Is the Bill a Smart Way to Amend the Tax Code?
The short answer: probably not. Even many in the president’s own party think the TCJA is bad economic policy. Except for a few partisan economists like Larry Kudlow, the majority of unbiased experts think this bill will increase the deficit in the long run and either not do much, or do some damage in the short run.
Individuals who reside in high-tax states will not see a reduction in their tax bill, due to the elimination of the SALT (state and local tax) deduction that currently exists. And families with several children will see little tax relief that the bill is supposed to deliver because they’ll be unable to take multiple personal exemptions as they are currently able to do.
When you get down to it, it’s pretty hard to line up very many people who will benefit from the plan except for some corporations and families who have one or two, or no, children. Even in those cases, the benefit amount is not much, except for large companies.
The fallback argument of the bill’s proponents is that TCJA will spur business growth and pump up the economy. But even if that hope turns out to be true, and there’s no solid evidence that it will, the TCJA can hardly be called a “tax cut” or “jobs act” for any of the key demographics of the taxpaying public.
What to Watch For
DACA: Watch for what the combined bill deletes or adds in. There is some wiggle room on DACA, the Dreamers Act, which allows large numbers of younger immigrants to stay in the U.S. without risk of deportation.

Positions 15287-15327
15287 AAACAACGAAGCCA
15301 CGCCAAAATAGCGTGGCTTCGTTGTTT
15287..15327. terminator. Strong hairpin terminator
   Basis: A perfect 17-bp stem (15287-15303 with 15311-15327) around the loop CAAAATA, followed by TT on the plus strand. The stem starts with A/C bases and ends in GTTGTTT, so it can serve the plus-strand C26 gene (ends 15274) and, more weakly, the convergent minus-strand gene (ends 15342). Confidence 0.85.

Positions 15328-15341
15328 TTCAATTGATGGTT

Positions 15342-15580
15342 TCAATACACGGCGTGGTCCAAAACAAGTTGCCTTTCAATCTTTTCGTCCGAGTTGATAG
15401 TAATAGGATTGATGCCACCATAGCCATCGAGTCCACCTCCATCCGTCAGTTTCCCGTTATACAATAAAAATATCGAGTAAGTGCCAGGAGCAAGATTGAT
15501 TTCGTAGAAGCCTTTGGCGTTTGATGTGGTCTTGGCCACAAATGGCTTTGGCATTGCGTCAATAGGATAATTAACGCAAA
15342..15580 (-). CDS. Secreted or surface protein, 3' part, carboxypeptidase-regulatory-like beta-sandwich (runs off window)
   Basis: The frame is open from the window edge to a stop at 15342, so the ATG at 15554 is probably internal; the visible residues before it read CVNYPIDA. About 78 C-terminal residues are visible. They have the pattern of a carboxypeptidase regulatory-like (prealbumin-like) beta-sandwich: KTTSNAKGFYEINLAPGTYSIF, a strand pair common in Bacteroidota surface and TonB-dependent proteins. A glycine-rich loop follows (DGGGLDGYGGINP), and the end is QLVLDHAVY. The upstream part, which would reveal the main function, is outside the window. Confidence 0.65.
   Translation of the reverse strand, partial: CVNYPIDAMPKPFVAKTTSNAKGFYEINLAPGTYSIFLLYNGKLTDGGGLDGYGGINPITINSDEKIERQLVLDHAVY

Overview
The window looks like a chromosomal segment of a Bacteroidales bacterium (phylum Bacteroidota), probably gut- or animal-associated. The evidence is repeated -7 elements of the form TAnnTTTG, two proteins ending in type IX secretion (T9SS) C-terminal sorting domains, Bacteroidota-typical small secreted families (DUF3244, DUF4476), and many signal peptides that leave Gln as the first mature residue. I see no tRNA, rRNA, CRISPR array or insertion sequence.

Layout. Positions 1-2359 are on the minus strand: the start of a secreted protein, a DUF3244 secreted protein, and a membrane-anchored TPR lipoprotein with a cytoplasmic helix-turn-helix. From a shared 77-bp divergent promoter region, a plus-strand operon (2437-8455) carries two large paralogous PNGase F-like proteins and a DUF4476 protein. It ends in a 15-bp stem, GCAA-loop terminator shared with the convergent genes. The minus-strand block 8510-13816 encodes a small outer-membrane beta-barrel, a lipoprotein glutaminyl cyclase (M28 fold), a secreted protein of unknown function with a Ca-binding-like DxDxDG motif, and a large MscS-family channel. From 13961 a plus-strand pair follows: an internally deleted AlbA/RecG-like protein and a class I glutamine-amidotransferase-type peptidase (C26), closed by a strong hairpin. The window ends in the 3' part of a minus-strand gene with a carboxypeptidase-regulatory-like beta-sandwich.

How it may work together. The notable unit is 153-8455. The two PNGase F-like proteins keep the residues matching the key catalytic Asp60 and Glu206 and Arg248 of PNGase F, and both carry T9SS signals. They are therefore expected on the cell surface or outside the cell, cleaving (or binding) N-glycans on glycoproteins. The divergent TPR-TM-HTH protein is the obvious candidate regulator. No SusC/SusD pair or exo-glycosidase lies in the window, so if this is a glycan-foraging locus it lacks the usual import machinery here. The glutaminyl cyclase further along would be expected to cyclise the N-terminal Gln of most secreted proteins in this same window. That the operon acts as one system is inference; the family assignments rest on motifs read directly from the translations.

Brackets: There could be a change in the number or size of income brackets because the House and Senate bills were far apart on that issue. There’s currently a push for reducing the number of brackets to just three, but it’s more likely the Senate version with its 4 brackets will prevail.
Alternative Minimum Tax, Estate Tax, and Personal Exemptions: These three parts of the tax code are likely dead on arrival, and will be a part of the combined bill that President Trump will end up signing.
State and Local Tax Deductions: SALT might end up being rearranged and possible added back in. The House and Senate versions of TCJA both removed the deduction, which has become one of the most hotly-contested parts of the legislation. Watch for a compromise of some sort on this issue, and the eventual inclusion of some form of state/local deduction.
Mortgage Interest Deduction: The mortgage interest deduction still exists in the bill, but has been cut to allow only for loan balances that are less than $500,000. There could be a last-minute dash by some powerful forces in both parties to restore the $1 million limit.
401k and IRA Deductions: These two beloved deductions were originally going to be chopped from the tax code, but the outcry from leaders of both parties was so loud that the president’s team relented and put the deductions back in. Watch for some last-minute attempt by the Trump team to try and remove one or the other from the bill. The smart money is on these two deductions being included in the final version that heads to the president’s desk.